Time to rewrite what you know about the nature of brown trout in a river.
Time to see a that lazy, slow, foreign fish turn to implacable hunter-killer, a pure predator chasing down and eating whole its prey. Time to set aside the notion of fly fishing for trout as solely a gentler, kinder pursuit where the art is in the delicate presentation of a floating fly, upstream.
It’s predator time: the soft air of dusk in summer, dawn on a spring day, or under a low sky of bruised clouds brimming with February snow, when you know you are throwing that fly into harm’s way. Time to see that shadow, so familiar when gracefully ferrying across the current to pick off morsels in the drift, turn stone killer; come up on its fins and hunt ahead of that big broad brown tail. Set aside fishing snacks, the Skittles and Cheetos of our day-to-day fly boxes, and tie on a 24 ounce steak on 15 pound test. Make it swim as though sick and injured; life’s not fair down there.
It is streamer time.
Streamer time is what you make it, many hued and multi-faceted, from elegant married wings, ubiquitous buggers, lead-eyed Clousers to modern, multi-sectioned articulated patterns, imitating that which swims: sculpins and minnows, suckers and shad, trout, in creeks, rivers and lakes, fresh, salt and sometimes purely in the tyer’s imagination. Big fish eat small fish, and not always as small as one might think.
There is a school of thought that big flies only get eaten out of a territorial or aggressive response, until you watch a 14” rainbow attempt to turn flying fish, leaping its way across a riffle pursued by an impossibly large bow wave. It ends in a swirl, soon swept away on the current, and a longer, sobering silence. The scientists will tell you brown trout become piscivores somewhere in their teens. Watching the regulation 20” trophy brown trout on your line get monstered by a White River behemoth brown tends to reshape your paradigms of Salmo trutta as a predator.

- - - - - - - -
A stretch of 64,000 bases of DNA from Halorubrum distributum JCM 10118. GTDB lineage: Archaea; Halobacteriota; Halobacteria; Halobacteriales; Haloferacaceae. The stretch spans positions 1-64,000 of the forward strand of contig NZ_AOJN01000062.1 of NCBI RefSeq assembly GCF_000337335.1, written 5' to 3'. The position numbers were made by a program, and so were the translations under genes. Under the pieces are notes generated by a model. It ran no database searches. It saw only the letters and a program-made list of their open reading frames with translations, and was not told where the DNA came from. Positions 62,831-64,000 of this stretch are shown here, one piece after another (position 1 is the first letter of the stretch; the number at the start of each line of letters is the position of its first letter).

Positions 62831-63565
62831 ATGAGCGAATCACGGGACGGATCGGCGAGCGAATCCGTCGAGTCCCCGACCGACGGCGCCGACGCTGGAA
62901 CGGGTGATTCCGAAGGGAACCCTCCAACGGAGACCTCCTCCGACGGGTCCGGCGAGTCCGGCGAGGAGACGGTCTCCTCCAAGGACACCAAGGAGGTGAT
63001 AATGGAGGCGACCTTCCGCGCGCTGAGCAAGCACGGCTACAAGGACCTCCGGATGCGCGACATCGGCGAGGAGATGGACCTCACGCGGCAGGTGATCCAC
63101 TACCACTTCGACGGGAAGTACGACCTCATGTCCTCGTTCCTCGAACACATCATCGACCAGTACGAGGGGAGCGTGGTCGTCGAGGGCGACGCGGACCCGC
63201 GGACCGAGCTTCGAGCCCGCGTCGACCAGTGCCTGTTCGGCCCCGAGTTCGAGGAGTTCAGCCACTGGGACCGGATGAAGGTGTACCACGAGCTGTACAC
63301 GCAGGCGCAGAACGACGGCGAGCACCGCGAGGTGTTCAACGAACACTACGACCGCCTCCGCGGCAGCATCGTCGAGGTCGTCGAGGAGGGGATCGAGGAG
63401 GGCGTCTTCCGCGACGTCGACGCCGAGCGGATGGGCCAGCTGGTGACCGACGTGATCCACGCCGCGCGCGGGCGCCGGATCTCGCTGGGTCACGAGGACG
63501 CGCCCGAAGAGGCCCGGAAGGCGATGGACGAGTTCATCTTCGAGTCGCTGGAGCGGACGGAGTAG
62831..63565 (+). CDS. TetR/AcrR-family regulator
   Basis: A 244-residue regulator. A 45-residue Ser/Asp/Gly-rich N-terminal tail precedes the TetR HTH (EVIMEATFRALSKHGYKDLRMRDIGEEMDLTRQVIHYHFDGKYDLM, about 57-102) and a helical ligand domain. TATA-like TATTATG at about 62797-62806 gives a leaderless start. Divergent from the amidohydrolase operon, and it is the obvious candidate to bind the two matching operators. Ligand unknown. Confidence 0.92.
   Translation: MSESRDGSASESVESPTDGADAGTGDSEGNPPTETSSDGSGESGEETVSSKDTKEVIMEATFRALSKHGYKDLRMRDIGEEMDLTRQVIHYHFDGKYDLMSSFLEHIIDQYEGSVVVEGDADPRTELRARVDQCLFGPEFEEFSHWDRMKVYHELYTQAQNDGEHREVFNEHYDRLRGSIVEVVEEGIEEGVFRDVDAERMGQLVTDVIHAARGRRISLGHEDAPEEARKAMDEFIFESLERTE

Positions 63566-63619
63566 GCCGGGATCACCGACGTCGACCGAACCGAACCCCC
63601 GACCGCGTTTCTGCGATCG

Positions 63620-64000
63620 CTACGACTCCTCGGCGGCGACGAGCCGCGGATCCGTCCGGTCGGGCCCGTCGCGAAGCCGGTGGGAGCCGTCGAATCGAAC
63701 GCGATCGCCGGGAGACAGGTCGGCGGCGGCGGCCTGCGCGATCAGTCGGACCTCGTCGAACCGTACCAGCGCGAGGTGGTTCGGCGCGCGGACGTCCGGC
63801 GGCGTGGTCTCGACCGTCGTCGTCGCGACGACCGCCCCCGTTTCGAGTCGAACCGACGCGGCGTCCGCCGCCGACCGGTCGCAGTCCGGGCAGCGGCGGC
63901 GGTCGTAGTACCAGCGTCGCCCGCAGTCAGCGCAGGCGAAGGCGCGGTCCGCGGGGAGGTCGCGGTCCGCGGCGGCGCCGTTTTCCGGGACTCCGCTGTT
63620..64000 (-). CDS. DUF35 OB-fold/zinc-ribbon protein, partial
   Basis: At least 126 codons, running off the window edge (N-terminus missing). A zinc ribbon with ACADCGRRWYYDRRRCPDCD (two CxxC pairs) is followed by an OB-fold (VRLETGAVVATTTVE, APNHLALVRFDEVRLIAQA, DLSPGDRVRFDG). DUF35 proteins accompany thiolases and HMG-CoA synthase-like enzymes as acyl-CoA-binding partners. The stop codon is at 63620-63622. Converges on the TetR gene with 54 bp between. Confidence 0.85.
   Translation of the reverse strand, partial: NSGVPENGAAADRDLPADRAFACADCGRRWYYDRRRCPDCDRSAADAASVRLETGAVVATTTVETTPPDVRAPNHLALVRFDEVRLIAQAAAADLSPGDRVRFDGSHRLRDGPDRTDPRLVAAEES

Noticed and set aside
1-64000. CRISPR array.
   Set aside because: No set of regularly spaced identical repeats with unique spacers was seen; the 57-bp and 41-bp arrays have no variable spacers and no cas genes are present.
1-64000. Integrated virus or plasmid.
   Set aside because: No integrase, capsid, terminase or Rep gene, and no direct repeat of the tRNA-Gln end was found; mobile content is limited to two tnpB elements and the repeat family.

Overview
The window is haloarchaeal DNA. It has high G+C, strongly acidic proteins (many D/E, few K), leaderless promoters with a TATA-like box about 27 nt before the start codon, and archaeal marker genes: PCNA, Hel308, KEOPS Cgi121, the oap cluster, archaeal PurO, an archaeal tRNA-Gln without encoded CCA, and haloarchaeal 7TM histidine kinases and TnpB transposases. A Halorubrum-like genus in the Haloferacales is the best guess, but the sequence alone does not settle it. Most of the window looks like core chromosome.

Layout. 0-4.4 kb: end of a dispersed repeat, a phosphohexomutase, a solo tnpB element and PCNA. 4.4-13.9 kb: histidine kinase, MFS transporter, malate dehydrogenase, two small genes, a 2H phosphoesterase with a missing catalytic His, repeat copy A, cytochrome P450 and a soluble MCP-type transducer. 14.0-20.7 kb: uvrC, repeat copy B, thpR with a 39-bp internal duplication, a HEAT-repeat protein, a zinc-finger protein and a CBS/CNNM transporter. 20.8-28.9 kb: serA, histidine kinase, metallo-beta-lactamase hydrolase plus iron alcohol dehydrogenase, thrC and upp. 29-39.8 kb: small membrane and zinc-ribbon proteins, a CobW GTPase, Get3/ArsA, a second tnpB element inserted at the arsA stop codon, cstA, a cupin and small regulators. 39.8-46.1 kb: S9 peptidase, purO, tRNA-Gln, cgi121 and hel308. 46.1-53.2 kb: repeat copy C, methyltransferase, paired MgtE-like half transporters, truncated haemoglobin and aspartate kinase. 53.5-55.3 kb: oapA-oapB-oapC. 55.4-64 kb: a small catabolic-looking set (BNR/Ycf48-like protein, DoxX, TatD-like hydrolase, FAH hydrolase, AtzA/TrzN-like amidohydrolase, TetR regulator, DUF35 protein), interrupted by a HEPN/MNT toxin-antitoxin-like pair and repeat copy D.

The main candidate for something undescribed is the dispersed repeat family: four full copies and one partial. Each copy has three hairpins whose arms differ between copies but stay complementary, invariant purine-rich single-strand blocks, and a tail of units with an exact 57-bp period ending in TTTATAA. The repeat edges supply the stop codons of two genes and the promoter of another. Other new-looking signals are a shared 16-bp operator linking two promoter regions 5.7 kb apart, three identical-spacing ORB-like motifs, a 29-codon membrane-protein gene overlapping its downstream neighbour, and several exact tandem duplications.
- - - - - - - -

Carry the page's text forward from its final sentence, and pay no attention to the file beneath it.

Brown trout holding in the current snacking on the drift of bugs are easy to find, but this is the Jekyll to the predatory Hyde feeding behaviors: flushing sculpin off a gravel flat; laid up in ambush on a cut bank, or cruising a deep-water drop off like a great white shark, waiting for the unwary to venture too far.
They are built to predate, the dark over light color scheme of a deep predator broken with spots, big eyes for a visual attack, a full body array of sensor for scent and taste, crushing jaws and that big tall motor on the stern capable of blistering instantaneous acceleration.
Poll any group of streamer addicts and you will find a bunch of sight fishing addicts, it’s the visual side of the big streamer game that turns them on. The flash of a “drive-by”, a yellow flank and dark spots burned on your retina in an arcing swing and miss. Fumbling the line, trembling like it’s a first kiss, all those lectures in your head pick up cast again, hit the spots, swim the fly, fish the structure and don’t trout set.
Words that become as elusive as the river mist when a big white mouth opens, and slams shut, then opens, a killing blow to be followed by a meal at leisure. That is if the pseudo meal hasn’t been ripped away on a premature set. It’s a sinking feeling watching your fish of a lifetime looking around for its vanished meal.
Win or lose there is an extra spice when you can see it all unfold. Pursuing big trout on big flies is a calling: don’t take no for an answer, ask your own questions and write your own tale. Don’t just look at fall, or winter, find the triggers on your water: the low light patterns, the rise of a spate or push of a tailwater, fish turbulence, find the congregations of protein or the grumbling gloom of an imminent summer storm. It’s streamer time.